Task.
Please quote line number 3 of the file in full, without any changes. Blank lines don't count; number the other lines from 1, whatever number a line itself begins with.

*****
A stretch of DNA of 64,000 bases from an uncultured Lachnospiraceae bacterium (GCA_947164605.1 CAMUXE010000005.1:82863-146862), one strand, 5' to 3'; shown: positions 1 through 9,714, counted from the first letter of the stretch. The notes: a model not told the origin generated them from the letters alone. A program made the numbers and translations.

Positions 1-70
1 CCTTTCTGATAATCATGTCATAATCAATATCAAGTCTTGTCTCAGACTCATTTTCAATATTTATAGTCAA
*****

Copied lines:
1 CCTTTCTGATAATCATGTCATAATCAATATCAAGTCTTGTCTCAGACTCATTTTCAATATTTATAGTCAA